WAYJO scores rent deal
THE WA Youth Jazz Orchestra will stay put in Maylands after Bayswater council approved a massive rent discount.
WAYJO’s been at the historic art deco Maylands Hall since 2015, paying $6,600 a year in rent, another $5,000 in rates and levies, and $11,800 on utilities.
Its lease is up for renewal and Bayswater council staff recommended the rent go up to $22,000 a year, offset slightly by the yearly rates bill being removed.
That’s consistent with the new council facility lease policy, which asks for “funded” not-for-profits who get government money to pay 40 per cent of the market rent.
WAYJO was hoping for a sweeter deal and brought out the big brass with a letter of support from WA Local Government Department director Duncan Ord.
“While the organisation receives a small amount of government funding, the subsidy provided by the department is modest,” he wrote, with the department’s $100,000 annual funding about 15 per cent of their turnover.
He wrote they add “to the artistic vibrancy of Maylands”.
Bayswater councillors agreed and had them classified as a not-for-profit, which reduces the rent bill to $1,360 a year. The council will eat the cost of $5,000 in rates and levies, and even pay the $11,800 utility bill.
Mayor Dan Bull said: “It’s a very important organisation for the Maylands arts hub and the arts community.”
Mr Bull would like to see the main hall opened to other groups. Currently one theatre troupe uses it, while WAYJO has transformed the basement into rehearsal space.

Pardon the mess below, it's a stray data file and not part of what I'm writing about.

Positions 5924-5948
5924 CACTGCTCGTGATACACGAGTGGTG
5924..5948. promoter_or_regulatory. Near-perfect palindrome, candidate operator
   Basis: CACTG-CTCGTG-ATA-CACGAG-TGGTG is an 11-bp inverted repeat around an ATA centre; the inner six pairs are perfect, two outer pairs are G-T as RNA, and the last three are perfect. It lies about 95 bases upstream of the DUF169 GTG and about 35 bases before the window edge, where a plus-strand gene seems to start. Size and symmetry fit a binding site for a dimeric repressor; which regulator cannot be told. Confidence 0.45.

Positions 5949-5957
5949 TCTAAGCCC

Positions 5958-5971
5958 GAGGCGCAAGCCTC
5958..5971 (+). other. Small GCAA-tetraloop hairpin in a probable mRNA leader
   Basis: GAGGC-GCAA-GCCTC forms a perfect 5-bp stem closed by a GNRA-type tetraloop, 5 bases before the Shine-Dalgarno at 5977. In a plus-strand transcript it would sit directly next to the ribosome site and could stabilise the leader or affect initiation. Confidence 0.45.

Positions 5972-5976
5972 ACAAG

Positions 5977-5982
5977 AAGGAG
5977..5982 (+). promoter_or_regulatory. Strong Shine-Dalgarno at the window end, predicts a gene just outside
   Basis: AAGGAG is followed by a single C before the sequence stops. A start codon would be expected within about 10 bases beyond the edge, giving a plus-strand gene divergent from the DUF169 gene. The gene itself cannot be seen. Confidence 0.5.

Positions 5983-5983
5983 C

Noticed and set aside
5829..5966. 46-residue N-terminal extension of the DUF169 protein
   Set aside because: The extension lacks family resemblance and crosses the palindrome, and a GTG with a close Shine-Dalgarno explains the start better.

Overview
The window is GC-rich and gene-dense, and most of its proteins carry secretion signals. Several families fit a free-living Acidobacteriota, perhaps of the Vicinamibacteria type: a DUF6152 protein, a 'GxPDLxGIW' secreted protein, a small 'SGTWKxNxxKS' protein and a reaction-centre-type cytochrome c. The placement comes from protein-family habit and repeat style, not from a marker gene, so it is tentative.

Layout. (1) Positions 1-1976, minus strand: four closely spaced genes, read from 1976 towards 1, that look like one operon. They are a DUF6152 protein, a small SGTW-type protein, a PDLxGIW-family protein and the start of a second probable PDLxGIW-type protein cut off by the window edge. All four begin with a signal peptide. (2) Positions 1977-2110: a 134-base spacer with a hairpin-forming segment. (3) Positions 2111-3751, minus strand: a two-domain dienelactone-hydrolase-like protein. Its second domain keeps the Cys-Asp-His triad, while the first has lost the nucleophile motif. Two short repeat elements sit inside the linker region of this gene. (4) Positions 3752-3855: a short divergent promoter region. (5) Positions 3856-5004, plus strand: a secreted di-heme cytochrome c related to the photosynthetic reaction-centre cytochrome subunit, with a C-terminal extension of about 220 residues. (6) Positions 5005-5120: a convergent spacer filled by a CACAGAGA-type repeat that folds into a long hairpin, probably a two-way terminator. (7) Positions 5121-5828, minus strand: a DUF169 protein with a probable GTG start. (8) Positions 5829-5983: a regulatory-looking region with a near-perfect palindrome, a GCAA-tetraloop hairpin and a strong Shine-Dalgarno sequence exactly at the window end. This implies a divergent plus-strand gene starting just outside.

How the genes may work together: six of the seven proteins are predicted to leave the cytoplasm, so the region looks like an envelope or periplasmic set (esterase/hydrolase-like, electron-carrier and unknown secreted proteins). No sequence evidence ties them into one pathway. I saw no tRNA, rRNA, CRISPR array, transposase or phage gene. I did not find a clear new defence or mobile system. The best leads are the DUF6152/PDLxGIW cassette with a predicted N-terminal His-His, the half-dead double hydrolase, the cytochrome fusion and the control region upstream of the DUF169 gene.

Cr Elli Petersen-Pik added a condition to the lease that WAYJO provide two free community concerts a year, and open up the main hall for public access once a year.
“If council will go ahead in reducing the rent so significantly there should be something on the other side,” Cr Petersen-Pik said, adding the free shows “will offset in some way the reduction in fees”.
“I hear so many people in Maylands talking about this building, and not seeing it from the inside.”
In a report to councillors, Bayswater staff warned giving cheaper rent “sets the precedent” for other groups to try to get classified as an unfunded not-for-profit too.
The point of the new facility lease policy was to get a consistent rule in place and not have to barter with each group, and staff reckon this will lead to more coming forward “which will take a significant amount of City officer time to negotiate”.
By DAVID BELL